(CNSNews.com) - "We actually do have the legal authorities to do this," a Pentagon spokesman said on Monday, one day after U.S. Defense Secretary Chuck Hagel ordered the U.S. military to form an "expeditionary Ebola support team."
"This isn't going to violate Posse Comitatus," Pentagon spokesman Rear Admiral John Kirby told MSNBC's "Morning Joe."
The Posse Comitatus Act of 1878 says the Army (and later, the Air Force) may not be used to "execute the laws" of the United States.
"This is nothing more than potential support, and I stress 'potential support,' to civilian medical authorities -- if and only if they ask for that," Kirby said. "But there's no violation of posse comitatus. The Northern Command commander has the authorities that he needs to get this team ready to go."
The Defense Department announced on Sunday that, "In response to a request by the Department of Health and Human Services -- and as an added prudent measure to ensure the nation is ready to respond quickly, effectively, and safely in the event of additional Ebola cases in the United States -- Secretary Hagel today ordered his Northern Command Commander, Gen. Chuck Jacoby, to prepare and train a 30-person expeditionary medical support team that could, if required, provide short-notice assistance to civilian medical professionals in the United States."
The nature of that assistance is not explained, but the concern about additional Ebola cases suggests the military would be used to enforce potential quarantines.
The military team will consist of 20 critical care nurses, 5 doctors trained in infectious disease, and 5 trainers in infectious disease protocols.
The team will go to Fort Sam Houston in Texas for up to seven days of "specialized training in infection control and personal protective equipment," the Pentagon said. After the training, the team will remain in a "prepare to deploy" status for 30 days -- "available to be sent to other CONUS (continental U.S.) locations as required."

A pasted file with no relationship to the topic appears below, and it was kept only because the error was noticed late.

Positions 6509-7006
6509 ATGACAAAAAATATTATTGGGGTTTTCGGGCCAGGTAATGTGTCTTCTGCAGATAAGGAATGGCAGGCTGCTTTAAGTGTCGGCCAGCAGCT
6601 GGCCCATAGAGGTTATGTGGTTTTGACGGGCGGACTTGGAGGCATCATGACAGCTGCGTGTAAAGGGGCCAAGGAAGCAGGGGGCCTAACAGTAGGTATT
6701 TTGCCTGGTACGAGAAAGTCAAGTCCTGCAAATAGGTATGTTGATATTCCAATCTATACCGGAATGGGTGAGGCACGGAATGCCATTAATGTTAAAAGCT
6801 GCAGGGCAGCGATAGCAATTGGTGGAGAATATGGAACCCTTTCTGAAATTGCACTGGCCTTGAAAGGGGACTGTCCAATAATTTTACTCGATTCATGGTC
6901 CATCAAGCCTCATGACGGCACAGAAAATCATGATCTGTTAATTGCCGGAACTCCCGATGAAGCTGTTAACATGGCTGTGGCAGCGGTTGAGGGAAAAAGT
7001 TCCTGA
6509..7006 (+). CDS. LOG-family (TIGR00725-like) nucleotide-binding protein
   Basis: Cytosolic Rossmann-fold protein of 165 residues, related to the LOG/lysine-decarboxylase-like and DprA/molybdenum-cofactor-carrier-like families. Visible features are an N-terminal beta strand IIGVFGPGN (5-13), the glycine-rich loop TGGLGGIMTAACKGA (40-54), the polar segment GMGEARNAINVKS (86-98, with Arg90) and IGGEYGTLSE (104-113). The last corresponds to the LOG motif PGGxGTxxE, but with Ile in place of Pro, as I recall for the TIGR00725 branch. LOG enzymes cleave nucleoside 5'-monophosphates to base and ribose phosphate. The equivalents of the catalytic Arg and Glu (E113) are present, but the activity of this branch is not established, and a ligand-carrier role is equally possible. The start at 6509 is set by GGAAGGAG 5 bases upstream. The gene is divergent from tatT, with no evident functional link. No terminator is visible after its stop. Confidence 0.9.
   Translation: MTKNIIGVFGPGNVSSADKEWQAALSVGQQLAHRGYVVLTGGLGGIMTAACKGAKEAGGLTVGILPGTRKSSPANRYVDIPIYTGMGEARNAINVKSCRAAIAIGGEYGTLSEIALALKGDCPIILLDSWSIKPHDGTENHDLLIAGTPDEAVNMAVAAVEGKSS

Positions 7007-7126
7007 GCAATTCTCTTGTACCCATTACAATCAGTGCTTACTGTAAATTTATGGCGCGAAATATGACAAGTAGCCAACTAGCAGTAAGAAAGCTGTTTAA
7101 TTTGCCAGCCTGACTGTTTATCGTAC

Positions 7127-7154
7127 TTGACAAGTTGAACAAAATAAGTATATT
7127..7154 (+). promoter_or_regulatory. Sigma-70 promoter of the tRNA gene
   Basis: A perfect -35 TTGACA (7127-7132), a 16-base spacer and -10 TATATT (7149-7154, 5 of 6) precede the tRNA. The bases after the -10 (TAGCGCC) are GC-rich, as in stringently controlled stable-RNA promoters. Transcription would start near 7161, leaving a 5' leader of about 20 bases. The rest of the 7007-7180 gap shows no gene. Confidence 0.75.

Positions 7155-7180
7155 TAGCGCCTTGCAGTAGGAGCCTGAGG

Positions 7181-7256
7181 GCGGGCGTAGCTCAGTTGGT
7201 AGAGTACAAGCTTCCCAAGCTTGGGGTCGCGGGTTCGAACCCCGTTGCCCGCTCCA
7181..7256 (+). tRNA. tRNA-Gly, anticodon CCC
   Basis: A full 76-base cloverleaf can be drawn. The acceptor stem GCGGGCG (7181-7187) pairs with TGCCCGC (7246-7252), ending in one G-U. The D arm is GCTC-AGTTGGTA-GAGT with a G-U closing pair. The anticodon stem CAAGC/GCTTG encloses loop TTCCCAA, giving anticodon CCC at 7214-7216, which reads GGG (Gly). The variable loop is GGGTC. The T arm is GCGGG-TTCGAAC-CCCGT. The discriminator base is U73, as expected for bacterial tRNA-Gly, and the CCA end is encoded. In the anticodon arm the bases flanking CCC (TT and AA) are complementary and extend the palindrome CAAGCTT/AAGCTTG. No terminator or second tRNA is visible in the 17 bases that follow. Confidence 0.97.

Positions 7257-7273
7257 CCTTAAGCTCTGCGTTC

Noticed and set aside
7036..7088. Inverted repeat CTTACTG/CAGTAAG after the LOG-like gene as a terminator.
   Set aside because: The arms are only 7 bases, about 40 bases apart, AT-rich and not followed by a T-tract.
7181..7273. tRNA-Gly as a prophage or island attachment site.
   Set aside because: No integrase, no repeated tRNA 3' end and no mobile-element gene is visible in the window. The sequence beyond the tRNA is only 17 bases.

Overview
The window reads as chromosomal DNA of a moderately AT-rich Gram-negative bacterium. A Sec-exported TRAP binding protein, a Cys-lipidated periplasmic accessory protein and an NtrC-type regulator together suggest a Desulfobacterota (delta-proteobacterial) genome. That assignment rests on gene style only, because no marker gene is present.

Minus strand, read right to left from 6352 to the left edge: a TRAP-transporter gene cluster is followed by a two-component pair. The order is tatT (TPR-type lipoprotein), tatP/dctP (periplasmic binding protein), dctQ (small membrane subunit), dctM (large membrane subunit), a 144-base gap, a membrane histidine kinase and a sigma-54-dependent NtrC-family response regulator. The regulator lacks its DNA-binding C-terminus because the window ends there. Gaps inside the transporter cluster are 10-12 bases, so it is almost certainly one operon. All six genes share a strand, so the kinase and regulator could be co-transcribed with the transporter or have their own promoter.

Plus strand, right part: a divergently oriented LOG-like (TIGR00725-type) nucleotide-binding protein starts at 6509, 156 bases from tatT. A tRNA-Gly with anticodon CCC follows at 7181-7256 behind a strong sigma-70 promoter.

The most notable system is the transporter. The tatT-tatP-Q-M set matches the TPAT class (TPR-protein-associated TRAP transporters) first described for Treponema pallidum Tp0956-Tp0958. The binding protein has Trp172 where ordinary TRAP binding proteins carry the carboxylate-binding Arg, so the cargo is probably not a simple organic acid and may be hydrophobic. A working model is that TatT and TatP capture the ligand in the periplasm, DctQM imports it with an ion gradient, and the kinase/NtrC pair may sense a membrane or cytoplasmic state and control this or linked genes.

The Defense Department said this team will not be sent to West Africa or anywhere else overseas: They "will be called upon domestically only if deemed prudent by our public health officials," the news release said.
"Identifying, training, and preparing forces in advance of potential requests ensures that we can respond quickly and is analogous to how we prepare DoD personnel in advance of other potential civil support missions, such as hurricane relief and wildland firefighting."
The news release said Defense Secretary Hagel "is committed to ensuring DoD is prepared to provide appropriate capabilities, as required, to support our government's response to this deadly disease."
The Posse Comitatus Act reads as follows: "Whoever, except in cases and under circumstances expressly authorized by the Constitution or Act of Congress, willfully uses any part of the Army or the Air Force as a posse comitatus or otherwise to execute the laws shall be fined under this title or imprisoned not more than two years, or both. (Title 18, U.S. Code, Section 1385)
Some 540 U.S. troops are now working mainly in Liberia to build health clinics and training facilities to help that region deal with its Ebola epidemic.